I'm sure those people in New York assumed this was just some drunk homeless man, passed out on the street. Heck, living downtown, I see that from time to time myself, but the thing is, even that deserves at least a call to 911.

We live in a "Live and Let Live" culture. We are raised to mind our own business and not get involved in the affairs of others. We put our own needs and concerns above others and we live in fear of what could happen if we get involved.

How many times are we faced with opportunities to help others, to be the hero? How many times do we simply keep driving when we see someone hitch-hiking or a car stranded on the side of the road, out of fuel, with a flat tire or in need of a jump? We are in a hurry so we don't stop. We assume someone better qualified to help will stop, so we keep going. Or we are afraid that by stopping, we are putting ourselves in harm's way. I mean, you just never know what kind of psychopath is pretending to need assistance, but is actually just waiting for an opportunity to kidnap, rape or kill! In reality though, the person in need is just like you and me, just down on their luck.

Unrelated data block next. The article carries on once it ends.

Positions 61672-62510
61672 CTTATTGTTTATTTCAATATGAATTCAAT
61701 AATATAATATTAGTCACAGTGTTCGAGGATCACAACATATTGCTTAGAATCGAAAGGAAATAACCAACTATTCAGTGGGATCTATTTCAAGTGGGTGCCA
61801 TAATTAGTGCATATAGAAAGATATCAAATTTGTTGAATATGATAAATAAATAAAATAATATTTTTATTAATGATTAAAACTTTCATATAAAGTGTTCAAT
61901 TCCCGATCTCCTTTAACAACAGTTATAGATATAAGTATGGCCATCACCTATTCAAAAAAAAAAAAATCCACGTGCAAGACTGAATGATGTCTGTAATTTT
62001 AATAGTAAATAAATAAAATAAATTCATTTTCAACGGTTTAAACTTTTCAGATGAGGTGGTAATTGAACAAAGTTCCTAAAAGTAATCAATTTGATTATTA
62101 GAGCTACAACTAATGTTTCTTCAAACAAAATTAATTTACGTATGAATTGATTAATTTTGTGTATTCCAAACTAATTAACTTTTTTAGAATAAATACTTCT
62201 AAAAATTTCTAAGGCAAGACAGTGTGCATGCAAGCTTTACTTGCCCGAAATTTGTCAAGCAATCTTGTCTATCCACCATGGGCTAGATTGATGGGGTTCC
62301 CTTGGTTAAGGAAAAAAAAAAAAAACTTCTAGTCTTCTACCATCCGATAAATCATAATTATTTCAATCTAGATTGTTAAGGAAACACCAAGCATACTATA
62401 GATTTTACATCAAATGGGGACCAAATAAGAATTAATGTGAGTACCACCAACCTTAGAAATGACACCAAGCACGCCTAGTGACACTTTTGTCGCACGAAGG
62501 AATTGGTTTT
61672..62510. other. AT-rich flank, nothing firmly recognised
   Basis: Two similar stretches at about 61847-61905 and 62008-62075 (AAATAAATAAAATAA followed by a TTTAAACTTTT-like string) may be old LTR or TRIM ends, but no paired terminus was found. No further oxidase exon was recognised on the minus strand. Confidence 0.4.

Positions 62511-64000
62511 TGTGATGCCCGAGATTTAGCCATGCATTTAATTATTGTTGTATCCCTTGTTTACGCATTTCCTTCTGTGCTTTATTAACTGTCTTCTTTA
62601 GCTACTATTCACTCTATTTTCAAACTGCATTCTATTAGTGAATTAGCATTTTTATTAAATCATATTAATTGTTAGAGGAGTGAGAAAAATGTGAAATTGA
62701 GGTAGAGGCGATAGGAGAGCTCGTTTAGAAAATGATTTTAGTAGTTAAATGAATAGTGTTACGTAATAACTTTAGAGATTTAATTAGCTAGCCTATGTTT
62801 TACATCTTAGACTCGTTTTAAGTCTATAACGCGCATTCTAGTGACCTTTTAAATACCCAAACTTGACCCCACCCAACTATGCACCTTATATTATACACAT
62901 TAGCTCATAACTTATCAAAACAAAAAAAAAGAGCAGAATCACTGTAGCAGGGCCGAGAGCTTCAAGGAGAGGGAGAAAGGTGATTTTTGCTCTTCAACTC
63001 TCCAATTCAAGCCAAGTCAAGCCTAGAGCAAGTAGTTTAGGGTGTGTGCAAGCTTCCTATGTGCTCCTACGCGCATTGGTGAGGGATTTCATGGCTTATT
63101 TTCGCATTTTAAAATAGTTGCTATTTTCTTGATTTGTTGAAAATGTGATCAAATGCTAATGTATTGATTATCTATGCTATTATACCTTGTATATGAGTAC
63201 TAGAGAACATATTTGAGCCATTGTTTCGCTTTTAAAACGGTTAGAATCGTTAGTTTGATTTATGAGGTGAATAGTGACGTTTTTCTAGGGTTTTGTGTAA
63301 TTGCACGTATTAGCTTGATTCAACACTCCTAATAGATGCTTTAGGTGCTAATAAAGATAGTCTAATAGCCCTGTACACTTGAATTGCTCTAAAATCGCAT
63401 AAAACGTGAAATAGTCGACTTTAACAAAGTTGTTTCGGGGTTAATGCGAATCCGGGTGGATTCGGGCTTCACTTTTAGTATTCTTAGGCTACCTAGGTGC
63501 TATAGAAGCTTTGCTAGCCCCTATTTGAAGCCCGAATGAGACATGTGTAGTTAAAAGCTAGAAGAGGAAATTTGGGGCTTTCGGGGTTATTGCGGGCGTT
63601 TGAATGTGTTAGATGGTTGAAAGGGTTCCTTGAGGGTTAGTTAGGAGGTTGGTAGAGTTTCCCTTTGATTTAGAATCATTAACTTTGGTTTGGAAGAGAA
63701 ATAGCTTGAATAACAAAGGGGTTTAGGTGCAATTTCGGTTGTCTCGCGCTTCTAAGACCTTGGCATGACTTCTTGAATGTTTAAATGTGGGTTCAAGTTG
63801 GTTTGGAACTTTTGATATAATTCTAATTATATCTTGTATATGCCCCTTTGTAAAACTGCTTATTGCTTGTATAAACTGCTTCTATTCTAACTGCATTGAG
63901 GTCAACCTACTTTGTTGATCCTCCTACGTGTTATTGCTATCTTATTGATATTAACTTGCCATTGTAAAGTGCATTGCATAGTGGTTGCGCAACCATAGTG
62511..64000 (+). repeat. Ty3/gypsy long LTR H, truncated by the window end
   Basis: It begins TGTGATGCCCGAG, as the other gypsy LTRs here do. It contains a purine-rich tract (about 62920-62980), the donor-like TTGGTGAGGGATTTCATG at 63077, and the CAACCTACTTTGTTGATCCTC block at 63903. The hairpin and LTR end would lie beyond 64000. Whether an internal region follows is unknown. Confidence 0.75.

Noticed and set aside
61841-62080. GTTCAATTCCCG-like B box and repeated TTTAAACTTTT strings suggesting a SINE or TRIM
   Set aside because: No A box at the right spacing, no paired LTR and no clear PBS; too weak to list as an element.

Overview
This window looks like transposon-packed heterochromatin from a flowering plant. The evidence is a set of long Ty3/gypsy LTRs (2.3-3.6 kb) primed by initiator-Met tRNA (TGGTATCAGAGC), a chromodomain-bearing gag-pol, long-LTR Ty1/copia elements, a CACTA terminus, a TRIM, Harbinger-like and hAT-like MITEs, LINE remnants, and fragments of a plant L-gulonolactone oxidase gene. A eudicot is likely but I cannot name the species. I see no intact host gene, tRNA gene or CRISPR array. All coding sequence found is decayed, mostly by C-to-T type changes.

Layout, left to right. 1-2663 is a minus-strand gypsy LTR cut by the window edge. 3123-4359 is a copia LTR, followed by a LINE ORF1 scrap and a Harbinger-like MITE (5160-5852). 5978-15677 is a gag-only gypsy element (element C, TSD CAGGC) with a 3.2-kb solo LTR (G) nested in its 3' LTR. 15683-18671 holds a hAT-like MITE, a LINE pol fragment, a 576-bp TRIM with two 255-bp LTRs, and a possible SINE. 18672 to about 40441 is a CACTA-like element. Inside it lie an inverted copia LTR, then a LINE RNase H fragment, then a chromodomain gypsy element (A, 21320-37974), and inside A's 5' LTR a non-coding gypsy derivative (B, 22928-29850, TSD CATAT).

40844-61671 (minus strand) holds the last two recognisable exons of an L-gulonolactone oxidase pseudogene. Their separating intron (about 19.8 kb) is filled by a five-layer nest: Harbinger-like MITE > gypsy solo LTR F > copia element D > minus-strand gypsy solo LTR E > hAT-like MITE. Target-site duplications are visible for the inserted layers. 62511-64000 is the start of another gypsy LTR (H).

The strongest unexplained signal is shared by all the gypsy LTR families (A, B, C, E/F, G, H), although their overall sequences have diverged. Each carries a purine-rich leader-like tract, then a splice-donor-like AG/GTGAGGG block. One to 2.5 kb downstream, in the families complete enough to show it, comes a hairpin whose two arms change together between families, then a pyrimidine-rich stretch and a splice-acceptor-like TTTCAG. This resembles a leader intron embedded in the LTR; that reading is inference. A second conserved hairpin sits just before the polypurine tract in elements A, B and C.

I hope we all think twice before just passing by someone who needs our help. What if it was me? What if it was you or someone you loved? Wouldn't you want someone to stop and help?

Tuesday, April 20, 2010

Funny how inspiration strikes when I'm driving. Never when I'm staring at a computer screen or when I have a pen and paper handy. Maybe I should invest in a voice recorder so I can take advantage of those moments!

Work has been a little rough lately. Dealing with personnel issues, a payroll audit and some directives that I've had to respectfully disagree with has taken all my energy. I'll be happy when summer comes because even when work life sucks in the summer, I still have a few hours of glorious heat and sunshine to enjoy!

Today hit 80 degrees. I spent my 30 minute lunch break in my car with the moon roof open and the sun beating down on my face. I loved every second of it.

Monday, April 19, 2010